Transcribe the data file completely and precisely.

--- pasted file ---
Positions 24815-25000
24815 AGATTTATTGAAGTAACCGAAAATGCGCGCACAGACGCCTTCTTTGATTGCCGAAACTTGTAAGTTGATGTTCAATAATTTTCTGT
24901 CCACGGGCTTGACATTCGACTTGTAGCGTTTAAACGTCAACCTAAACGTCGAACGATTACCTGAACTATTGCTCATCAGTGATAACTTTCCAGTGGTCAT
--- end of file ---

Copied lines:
Positions 24815-25000
24815 AGATTTATTGAAGTAACCGAAAATGCGCGCACAGACGCCTTCTTTGATTGCCGAAACTTGTAAGTTGATGTTCAATAATTTTCTGT
24901 CCACGGGCTTGACATTCGACTTGTAGCGTTTAAACGTCAACCTAAACGTCGAACGATTACCTGAACTATTGCTCATCAGTGATAACTTTCCAGTGGTCAT